the near future. Please check my website for further details and updates.
Brockbank is joint winner of the 2016 Kate Betts Award. Publications featuring
her work include Hallelujah for 50ft Women Anthology (Bloodaxe), A Way through the Woods Anthology (Binsted
Arts), Full Moon & Foxglove Anthology (Three Drops Press), The
London Magazine, Envoi, and When
Women Waken Journal. Her poems also featured in the Chalk Poets
Anthology as part of the 2016 Winchester Poetry Festival. She has also
written feature essays for Thresholds
International Short Story Forum.
currently studying for a Ph.D. in Creative Writing at the University of
Tomorrow I'll be meeting my writing buddy, Wendy, to review how we performed against our goals for 2017 and to set new targets for 2018. Yes, teacakes will be involved. You can read about Wendy's writing year here. For me 2017 has been a true rollercoaster year with some spectacular highs, along with a deep, dark low. The low was a personal one when my mum died suddenly in February. I'm still processing that loss and her passing has triggered some difficult emotions and memories, along with extreme anxiety at times. But this is a writing blog and I'll focus on what I achieved in 2017 ...
For the geeks here are the stats:
Short stories written = 4
Flash stories written = 6
Features written = 2
1 new novel started
Crime novel was called in by 6 literary agents but sadly no offers (and very little feedback as to why...)
I was also commissioned to prepare and lead two writing workshops: one on writing for competitions and the other on micro fiction. Both were successful with a good turnout.
Competitions entered = 42 requiring fees, 21 free entry
Submissions to magazines/anthologies/online opportunities = 22
Acceptances = 10
Income = >4 times what I earned in 2016, it has been a very good year for getting paid to write! However, I am still a long (long) way off paying income tax, which is my ultimate goal (albeit an odd one!).
Here are some of the places my work was published in 2017:
Thresholds Short Story Forum
50 Word Stories
In the Moment magazine
Flash Fiction Festival Anthology ONE
Brighton Prize Anthology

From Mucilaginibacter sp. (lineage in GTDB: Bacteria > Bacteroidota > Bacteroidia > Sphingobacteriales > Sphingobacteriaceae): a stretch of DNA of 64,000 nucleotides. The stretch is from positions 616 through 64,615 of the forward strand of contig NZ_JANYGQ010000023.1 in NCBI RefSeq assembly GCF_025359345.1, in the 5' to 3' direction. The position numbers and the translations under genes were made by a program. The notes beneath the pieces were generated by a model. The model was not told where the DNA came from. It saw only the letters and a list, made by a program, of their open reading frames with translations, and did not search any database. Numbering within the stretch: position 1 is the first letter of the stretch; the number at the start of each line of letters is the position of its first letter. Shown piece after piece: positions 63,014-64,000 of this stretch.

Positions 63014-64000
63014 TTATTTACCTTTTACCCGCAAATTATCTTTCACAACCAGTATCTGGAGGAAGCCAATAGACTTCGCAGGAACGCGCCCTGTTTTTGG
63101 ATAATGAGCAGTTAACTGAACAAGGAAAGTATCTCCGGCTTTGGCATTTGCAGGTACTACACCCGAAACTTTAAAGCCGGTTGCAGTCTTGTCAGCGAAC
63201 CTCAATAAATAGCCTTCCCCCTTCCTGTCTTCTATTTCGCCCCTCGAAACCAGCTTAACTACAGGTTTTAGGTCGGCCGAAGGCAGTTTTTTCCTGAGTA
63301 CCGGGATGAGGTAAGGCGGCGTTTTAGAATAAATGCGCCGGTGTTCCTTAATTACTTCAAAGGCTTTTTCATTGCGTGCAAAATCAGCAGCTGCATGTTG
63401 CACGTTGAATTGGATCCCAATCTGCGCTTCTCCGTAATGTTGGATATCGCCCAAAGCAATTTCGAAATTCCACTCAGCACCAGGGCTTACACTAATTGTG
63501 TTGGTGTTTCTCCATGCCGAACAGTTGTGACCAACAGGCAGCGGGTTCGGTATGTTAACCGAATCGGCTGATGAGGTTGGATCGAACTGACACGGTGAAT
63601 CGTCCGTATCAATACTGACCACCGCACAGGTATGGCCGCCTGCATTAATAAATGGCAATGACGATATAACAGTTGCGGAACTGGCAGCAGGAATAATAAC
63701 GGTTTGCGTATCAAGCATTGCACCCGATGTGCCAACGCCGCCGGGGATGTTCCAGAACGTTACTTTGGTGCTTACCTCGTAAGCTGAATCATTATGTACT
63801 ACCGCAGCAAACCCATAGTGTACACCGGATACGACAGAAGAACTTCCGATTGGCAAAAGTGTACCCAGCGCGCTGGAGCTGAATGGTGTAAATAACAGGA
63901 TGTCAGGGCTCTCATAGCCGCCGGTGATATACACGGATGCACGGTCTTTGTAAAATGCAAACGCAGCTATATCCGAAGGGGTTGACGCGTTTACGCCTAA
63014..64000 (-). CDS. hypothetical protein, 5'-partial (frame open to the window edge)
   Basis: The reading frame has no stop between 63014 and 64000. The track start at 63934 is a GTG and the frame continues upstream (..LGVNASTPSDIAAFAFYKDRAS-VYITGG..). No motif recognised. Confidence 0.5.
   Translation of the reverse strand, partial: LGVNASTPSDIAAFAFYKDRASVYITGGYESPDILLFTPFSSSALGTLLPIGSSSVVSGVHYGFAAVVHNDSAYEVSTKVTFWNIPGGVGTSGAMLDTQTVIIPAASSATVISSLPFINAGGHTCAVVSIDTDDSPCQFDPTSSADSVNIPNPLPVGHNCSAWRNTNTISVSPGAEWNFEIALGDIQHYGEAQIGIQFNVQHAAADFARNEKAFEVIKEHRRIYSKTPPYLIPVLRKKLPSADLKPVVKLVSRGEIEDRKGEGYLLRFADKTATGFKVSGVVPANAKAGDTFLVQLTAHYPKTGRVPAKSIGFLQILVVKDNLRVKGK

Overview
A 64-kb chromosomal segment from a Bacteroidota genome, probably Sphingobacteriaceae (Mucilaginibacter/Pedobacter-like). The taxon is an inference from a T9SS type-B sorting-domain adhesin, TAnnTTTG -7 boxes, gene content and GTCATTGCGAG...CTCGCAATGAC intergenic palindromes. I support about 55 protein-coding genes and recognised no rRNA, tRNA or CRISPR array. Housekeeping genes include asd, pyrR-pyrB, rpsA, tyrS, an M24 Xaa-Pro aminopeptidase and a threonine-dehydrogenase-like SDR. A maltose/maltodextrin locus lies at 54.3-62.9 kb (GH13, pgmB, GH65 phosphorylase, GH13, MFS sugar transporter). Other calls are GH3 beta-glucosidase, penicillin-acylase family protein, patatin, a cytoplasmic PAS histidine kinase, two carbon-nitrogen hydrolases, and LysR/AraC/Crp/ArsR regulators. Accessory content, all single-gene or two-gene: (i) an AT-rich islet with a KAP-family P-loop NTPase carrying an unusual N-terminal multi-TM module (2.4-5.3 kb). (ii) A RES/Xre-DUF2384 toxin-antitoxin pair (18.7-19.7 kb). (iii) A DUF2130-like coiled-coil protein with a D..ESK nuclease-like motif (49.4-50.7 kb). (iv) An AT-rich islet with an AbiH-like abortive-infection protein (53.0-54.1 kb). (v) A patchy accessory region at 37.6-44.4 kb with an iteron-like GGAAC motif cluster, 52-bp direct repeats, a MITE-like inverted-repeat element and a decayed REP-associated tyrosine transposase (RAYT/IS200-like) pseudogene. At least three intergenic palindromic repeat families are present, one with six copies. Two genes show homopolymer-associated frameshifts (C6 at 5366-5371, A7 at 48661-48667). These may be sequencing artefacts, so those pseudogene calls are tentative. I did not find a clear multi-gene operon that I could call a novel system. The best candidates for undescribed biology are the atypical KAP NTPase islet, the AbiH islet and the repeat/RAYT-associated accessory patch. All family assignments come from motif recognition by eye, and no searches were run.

I YOU HE SHE IT Experiments in Viewpoint anthology (Huddersfield University)
The Prosecco and Walnut Whips came out for the following successes: Regional Winner (Canada & Europe) Commonwealth Short Story Prize, which included publication on Granta (links below in A-Z), £2,500 prize and an all expenses paid trip to Singapore for the prize giving. It was the high point of my year and of my writing career to date. Writing Magazine also published my 2-page article on winning the prize.
Other paid wins/placements included:
Runner-up Retreat West themed flash comps x2
2nd Prize GRIST Point-of-View comp
2nd Prize Flash500
3rd Prize Reflex Fiction Autumn Flash comp
Story of the month on 50 word stories
Notable listings included:
Longlisted for Mogford Prize, Reflex Fiction, Flash500 Novel comp (for a speculative novel)
Special Commendation for Fabula Nivalis prize
Shortlisted for Flash500 Novel comp (for a crime novel) and Bridport Flash Fiction.
Looking back at these stats makes me realise what a good year it has been. Odd, because I felt it was a bit of a wasted time as I hadn't written as much as previous years. Much of my success/publications came from work written before 2017, which demonstrates the 3 P's of writing: Persistence, Patience and Positive thinking. So I'm hoping new fiction written in 2017 will start to prosper and find good homes in 2018 (and beyond). I'm also really fired up to write new fiction: long, short and perhaps even some drama.
Finally, I looked over the stories published in 2017 and animals feature in many so I thought I'd end with a brief A-Z of animal themed stories that came out last year.
B is for Bird: Twitching, shortlisted for Bridport Flash Fiction and to be published 2018 FLASH: International Flash Fiction magazine
C is for Cat: Pandora's Cat, 3rd Prize Reflex Fiction - read it here
D is for Dragon: Skylighter, 2nd Prize Flash500 - read it here
H is for Hare: The Frost Hare, Brighton Prize Anthology (published in paperback) AND Hare, published on Spelk, read it here
R is for Rat: Positive Outcome, Runner-up Retreat West - read it here
S is for Swan: Inheritance, published on Reflex Fiction - read it here
M is for Moth: The Naming of Moths, published on Granta (CW Prize Regional Winner) - read it here
W is for Whale: Fish of the Sea, published Nov issue In the Moment magazine
W is for (Were)Wolf: Lunacy, Runner-up Retreat West - read it here
Did you achieve your writing goals for 2017? What new writing projects do you want to start in 2018? Please share ... and KEEP WRITING